Returning to work after my second child was more of a logistical trial plus I was starting a new job with employers who were not able to be as flexible and didn’t have as much trust in me as a long time employee. Getting two children of different ages and capabilities up and dressed and fed and ready for nursery and getting into the office in time to allow me to leave at 5 to collect them was and remains a challenge. As my son starts school in September, these arrangements will become more complicated and less flexible – the challenges around being a working mother change continually but the guilt lessens. 

How do you achieve your work life balance of career and mother?

My career has definitely taken a back seat since becoming a mother but I think that’s a choice I’ve made rather than a situation that’s been forced on me. I am strict about the hours I work. I check emails and finish work only once the children are in bed and I try to minimise the time outside my agreed working hours that I spend away from them. They are my first priority and I’m honest about that with my employers in order to manage expectations. 

If you could give your past self one piece of advice about being a working mother, what would it be?

Before you have children be accepting and supportive of the women you work with who have children and need to prioritise them – this article says it all reallyhttp://fortune.com/2015/03/03/female-company-president-im-sorry-to-all-the-mothers-i-used-to-work-with/ 

Have your career goals and aspirations altered since becoming a working mother from that prior to your children?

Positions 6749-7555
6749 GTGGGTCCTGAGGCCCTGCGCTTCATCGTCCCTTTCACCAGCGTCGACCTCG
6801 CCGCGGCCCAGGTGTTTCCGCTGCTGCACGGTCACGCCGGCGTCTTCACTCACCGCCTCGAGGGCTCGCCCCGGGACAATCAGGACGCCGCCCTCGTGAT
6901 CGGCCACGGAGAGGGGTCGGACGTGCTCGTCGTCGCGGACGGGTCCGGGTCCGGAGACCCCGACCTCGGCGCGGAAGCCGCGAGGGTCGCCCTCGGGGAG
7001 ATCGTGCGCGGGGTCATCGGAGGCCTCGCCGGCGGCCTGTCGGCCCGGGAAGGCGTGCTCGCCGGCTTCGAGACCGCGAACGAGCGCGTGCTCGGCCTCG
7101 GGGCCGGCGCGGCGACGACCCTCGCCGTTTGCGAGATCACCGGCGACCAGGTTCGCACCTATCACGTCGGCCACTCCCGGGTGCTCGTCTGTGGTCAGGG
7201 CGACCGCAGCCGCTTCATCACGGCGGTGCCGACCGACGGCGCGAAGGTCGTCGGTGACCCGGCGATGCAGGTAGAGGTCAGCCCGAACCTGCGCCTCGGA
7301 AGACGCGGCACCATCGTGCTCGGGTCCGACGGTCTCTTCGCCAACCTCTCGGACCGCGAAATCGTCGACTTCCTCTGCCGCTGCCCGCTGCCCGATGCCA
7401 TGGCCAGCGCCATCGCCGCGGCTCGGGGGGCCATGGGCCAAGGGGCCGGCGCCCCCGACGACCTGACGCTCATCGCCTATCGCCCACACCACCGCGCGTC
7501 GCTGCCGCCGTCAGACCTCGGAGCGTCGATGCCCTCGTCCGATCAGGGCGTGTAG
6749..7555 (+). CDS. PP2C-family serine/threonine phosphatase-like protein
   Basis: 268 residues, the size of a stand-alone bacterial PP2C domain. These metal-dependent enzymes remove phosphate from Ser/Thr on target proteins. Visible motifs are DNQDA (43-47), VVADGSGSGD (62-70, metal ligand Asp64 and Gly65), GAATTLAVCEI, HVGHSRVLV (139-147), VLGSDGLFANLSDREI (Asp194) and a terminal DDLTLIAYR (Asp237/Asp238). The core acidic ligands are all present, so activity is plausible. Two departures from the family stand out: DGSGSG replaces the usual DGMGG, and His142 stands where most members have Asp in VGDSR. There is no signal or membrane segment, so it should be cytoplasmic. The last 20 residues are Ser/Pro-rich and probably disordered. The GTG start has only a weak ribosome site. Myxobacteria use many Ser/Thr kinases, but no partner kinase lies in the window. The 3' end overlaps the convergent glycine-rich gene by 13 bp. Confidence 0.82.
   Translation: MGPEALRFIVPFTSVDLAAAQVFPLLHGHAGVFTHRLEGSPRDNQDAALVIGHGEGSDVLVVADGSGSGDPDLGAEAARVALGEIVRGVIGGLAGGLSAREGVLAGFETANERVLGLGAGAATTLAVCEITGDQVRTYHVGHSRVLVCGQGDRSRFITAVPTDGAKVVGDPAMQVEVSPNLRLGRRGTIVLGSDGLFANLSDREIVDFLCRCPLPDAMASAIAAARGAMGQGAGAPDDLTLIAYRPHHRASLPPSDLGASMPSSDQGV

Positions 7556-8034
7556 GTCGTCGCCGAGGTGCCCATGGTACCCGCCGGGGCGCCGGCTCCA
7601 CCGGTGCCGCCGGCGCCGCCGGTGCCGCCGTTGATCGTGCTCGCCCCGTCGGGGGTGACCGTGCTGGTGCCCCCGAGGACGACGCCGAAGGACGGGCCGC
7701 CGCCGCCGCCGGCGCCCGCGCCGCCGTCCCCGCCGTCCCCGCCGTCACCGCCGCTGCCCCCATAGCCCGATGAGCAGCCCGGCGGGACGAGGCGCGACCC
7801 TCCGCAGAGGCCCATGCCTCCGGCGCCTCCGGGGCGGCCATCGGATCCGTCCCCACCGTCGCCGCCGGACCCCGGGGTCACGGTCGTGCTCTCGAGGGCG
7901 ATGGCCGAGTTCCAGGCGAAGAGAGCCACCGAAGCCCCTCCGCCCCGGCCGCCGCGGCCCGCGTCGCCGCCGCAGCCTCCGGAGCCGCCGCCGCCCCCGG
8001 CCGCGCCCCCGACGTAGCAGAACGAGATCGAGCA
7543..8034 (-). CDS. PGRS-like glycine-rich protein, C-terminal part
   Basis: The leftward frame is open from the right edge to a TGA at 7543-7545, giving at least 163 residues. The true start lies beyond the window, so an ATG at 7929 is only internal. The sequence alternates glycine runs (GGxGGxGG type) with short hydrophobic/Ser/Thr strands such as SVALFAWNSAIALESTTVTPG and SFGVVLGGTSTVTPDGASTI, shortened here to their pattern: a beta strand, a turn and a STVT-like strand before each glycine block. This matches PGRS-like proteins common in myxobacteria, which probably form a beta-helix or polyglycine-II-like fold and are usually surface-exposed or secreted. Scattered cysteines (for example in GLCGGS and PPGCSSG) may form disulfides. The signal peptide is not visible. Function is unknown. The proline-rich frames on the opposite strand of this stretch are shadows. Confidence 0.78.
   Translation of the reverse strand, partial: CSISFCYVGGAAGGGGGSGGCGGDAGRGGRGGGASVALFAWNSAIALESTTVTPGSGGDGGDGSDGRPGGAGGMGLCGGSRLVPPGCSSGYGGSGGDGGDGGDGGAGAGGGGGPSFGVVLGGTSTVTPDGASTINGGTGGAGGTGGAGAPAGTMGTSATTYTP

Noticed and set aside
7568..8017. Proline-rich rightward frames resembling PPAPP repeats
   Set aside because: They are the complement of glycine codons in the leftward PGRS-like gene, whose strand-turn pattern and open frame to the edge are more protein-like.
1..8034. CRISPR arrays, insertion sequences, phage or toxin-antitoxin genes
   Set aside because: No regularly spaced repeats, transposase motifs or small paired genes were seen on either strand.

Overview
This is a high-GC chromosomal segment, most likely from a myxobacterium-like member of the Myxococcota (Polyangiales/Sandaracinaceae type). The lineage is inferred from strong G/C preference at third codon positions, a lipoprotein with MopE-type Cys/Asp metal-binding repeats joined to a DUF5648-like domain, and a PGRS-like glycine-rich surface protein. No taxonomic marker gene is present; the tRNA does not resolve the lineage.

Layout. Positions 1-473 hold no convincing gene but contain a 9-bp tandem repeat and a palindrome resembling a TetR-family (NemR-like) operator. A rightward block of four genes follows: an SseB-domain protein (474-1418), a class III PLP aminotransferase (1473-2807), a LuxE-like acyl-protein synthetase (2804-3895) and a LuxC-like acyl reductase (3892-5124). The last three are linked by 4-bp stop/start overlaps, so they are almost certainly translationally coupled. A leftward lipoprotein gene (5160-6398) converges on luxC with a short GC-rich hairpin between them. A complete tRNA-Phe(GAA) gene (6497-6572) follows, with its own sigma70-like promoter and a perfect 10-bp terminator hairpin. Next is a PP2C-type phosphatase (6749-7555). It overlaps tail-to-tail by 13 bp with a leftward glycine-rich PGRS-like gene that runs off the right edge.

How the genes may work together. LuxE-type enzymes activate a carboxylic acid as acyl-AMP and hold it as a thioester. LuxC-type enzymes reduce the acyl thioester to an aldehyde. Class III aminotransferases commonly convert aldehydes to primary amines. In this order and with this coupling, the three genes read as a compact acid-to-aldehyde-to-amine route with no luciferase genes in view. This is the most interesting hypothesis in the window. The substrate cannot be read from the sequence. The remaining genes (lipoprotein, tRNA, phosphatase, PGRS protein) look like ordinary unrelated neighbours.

Before I had children I was incredibly concerned with my position, how senior I was, the next promotion. Like many young people I wanted to achieve more, move onto the next role, be given more responsibility, earn more money, be seen to be achieving in the eyes of my colleagues and friends. Having had children I’m much more concerned with doing the job I have to the best of my ability. 

What are your future goals in your career path in the next few years, what do you hope to achieve?

I want to continue to work on interesting clients and interesting projects that have a purpose and make a difference to the company I work for in the role I’m in. 

If you had the power to change one thing in the business market for working mothers, what would you change?

More correlation between school hours and working hours for working mothers. With a child about to start school it’s hard to imagine how most working mothers manage school drop off and pick up, the times of which in no way fit with regular working hours. I’m really not sure of the solution – whether it’s after school care provided by the government or an agreed working pattern that offers half days / early finishes.

About the author:

Rebecca Jones is the communications director at CreativeRace. She has 21 years of experience in communications; specialising in PR, social media and influencer relations, having worked on local and global campaigns for a wide range of brands from head and shoulders and Pantene to John West and Fiat 500.

Back

In other news

Don’t be cool, be effective

Our Senior Strategist, Ed, discusses why trying to be cool might seem appealing to brands, but it could be counterproductive to achieving your objectives.  

Read post
In-depth analysis: Connecting with consumers in the post-lockdown world

As we move out of lockdown people’s lives and their shopping behaviour are changing, and at pace. To survive, businesses and brands must react to these changes. To thrive, they must also anticipate how their audience will think, feel and behave; and rapidly evolve their strategy to meet these emerging needs. 

Read post